|Date of Birth
||26 June 1957
|Place of Birth
||New York, USA
Born in New York City to Betty and George Smyth, several years prior to Kennedy's tragic assassination, Patty spent her childhood in three out of five possible boroughs - - Queens, Brooklyn, and Manhattan -- with her elder sibling Elizabeth. Recovering fairly rapidly from the sting of not having been given a middle name, and her parents' divorce, Patty recieved a generic limited education at the hands of the New York public school system. Indeed, some of her early songwriting sensibilities was informed by this low brow education -- but it was later successfully treated with antibiotics and has since virtually disappeared from her musical styling.
Miss Smyth's vocational gene pool consists of a male construction worker and a female night club owner. Clearly, Miss Smyth's pull was toward the musically of the night club persuasion, although many claim she is "very good with her hands" and "a lot of fun on a work site."
Far more compelled to dance with the band on stage than studying with the class at school, Patty was soon to be found singing everywhere, all the time. As there is basically no known antibiotic to cure this cheerful condition, Patty continues to this day to labor jauntily under this influence; this singing influence, or "Songster's Influenza" as it has come to be known.
No biography would be complete without a nod to the subject's arrest record. (Arrest record/recording artist -- think about it.) Patty was arrested twice as a juvenile of twelve, once for harassing an officer, and again for standing on a street corner with intent to buy narcotics. (Or was it loitering with intent to puchase an officer and again for harassing a narcotic?!) The files have been, quote, "misplaced", so little is known.
Patty's first gig at the age of fifteen was at New York's Folk City. She recalls singing a Cat Stevens song. (Everyone knows of Mr. Stevens subsequent questionable involvement with the Muslims -- a move for which Patty accepts only partial responsibility.)
Following her fruitless but erotic brush with the law, Patty became a member of a bad nameless rock band in her mother's club. Patty spent years floundering and festering until the formation of her first real band, "Patty and the Planets."
Their first job was on a boat in Philadelphia singing only James Brown songs, as they watched their musical equipment sway and slide with the rolling Philly tide. Unbeknownst to her, Patty had begun amassing the modicum of hyper dignity that was to become a thriving part of her swelling trademark.
Subsequently, Patty experienced an invigorating bout of waitressing at a comedy club with such looniaries as Jerry Seinfeld, Larry Miller and Paul Reiser. (Everyone knows of Mr. Seinfeld's subsequent television success, an event for which Patty accepts slightly more than partial responsibility.)
Somewhere in the eighties, Patty answered a pay phone in a steak house she was waitressing, and it was musician Zack Smith, who had been looking for Patty to join his band Scandal. Patty promptly did so, and a short time later the band had their first hit song, "Goodbye to You," enabling them to tour with nearly every top band for about a year as the sacrificial opening act.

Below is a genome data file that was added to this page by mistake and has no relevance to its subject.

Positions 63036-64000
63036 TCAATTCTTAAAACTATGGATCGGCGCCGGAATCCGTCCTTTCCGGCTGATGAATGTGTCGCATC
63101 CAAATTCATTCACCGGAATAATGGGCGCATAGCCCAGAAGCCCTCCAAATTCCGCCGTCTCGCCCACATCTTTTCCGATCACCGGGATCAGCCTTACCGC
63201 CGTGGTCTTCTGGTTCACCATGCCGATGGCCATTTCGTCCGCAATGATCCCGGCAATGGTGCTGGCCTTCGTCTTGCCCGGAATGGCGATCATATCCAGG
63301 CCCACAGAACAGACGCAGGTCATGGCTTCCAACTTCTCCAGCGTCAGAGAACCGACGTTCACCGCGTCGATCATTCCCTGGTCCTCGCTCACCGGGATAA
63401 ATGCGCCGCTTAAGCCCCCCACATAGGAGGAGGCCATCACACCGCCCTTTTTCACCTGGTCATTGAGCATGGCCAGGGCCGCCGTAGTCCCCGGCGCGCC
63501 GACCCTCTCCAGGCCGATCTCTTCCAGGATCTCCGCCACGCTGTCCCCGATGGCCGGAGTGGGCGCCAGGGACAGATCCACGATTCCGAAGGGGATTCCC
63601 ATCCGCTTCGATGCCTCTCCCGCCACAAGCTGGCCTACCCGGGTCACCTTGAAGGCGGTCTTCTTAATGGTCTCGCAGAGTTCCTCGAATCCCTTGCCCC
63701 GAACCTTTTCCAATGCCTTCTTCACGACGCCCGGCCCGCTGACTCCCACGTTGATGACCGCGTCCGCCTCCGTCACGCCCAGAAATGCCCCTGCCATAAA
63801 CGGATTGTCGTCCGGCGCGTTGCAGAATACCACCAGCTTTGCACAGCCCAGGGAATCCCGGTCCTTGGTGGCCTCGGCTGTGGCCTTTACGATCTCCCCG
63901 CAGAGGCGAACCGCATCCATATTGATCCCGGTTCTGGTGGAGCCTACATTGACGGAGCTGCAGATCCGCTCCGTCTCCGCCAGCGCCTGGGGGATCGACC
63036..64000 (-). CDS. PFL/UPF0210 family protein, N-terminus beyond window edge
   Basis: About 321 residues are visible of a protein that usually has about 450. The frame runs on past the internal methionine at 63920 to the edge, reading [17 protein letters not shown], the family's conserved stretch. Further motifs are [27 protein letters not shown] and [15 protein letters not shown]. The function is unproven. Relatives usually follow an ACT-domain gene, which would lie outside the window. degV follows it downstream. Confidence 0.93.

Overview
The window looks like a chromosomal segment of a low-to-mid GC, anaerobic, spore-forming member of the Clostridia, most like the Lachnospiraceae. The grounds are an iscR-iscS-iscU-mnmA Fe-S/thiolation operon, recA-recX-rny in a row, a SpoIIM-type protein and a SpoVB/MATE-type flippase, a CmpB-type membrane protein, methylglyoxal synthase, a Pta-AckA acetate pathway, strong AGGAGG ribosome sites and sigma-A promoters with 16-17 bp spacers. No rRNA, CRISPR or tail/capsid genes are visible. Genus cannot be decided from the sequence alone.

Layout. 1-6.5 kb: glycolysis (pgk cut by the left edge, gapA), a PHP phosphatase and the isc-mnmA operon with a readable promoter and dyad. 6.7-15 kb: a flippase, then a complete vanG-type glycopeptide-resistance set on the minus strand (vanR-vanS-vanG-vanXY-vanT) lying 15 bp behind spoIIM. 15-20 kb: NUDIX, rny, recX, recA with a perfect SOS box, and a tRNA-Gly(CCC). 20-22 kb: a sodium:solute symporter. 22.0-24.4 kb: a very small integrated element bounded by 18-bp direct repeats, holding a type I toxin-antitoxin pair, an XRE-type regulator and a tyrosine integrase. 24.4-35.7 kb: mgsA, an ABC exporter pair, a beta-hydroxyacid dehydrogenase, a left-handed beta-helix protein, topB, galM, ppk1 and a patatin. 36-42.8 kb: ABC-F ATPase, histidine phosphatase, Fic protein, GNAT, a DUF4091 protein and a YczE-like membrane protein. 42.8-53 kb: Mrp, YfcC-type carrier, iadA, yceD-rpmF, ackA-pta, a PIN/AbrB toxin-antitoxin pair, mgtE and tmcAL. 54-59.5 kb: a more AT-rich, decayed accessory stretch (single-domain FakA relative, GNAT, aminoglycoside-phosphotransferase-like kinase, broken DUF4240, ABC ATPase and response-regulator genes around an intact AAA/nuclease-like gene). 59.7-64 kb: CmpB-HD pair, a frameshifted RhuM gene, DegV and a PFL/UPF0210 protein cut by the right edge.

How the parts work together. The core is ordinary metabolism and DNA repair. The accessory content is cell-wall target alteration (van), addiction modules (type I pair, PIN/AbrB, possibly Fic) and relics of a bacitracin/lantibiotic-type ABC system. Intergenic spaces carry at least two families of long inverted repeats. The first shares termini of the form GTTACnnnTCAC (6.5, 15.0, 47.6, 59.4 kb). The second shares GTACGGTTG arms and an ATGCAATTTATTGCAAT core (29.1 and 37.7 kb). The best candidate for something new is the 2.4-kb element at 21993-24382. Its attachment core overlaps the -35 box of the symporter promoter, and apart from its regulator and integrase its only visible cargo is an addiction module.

With Patty's first money, she moved out of her tragic East Village apartment (T.E.V.A.) and into a less tragic East Village duplex. (L.T.E.V.D.)
Scandal's debut album was the largest selling EP in the history of Columbia Records.
After touring for one year (O.Y.) and having a lot of facials, Patty went directly back into the studio with Scandal and recorded their second album; the album "The Warrior". The album sold over one million copies, and had the band's first top ten single, also coincidentally called "The Warrior."
An article was done on Patty at the time in The Wall Street Journal about how one can sell a multiplatinum album and still not make any money -- after recouping the cost of tour and video support and, of course, all those costly psychiatrist bills.
Having less financial security than her recent success implied, Patty did what any white, moderately educated New York chick would do -- she promptly married a less financially secure New York poet (Richard Hell, musician, poet and occasional contributer to Rolling Stone - RR) and had a child. The real success of this comic endeavor was her daughter Ruby, who more than compensated Patty for her deficiency in funds and questionable taste in men.
After the newly single, formerly Mrs. Hell divorced, she completed her first solo album, Never Enough, which to Patty Smyth's mind, and tragically, some others', was hardly enough indeed.
After a period of fruitless introspection, and once again amassing that hyper dignity that has become her swelling trademark, our Miss Patty has rounded up the usual suspects and returned to the scene of the crime by cutting her new album, called, coincidentally, "Patty Smyth". (also her name) Patty returns to us fresh from a long life, with a collection of songs to reflect this period of refilling the well -- or possibly, a long sojourn at a writer's block party.
The album's first single, "Sometimes Love Just Ain't Enough," is a duet with the fabulous Don Henley. (Everyone knows of Mr. Henley's on-going battle with bachelorhood -- a phase for which Miss Smyth accepts only partial credit and some vocal back-up.)
Having accepted only partial responsibility for ever so many things, Miss Smyth would like at this time to take full and terrifying responsibility for her daughter, her singing voice, many of the songs on her new album, her courage, and her legs.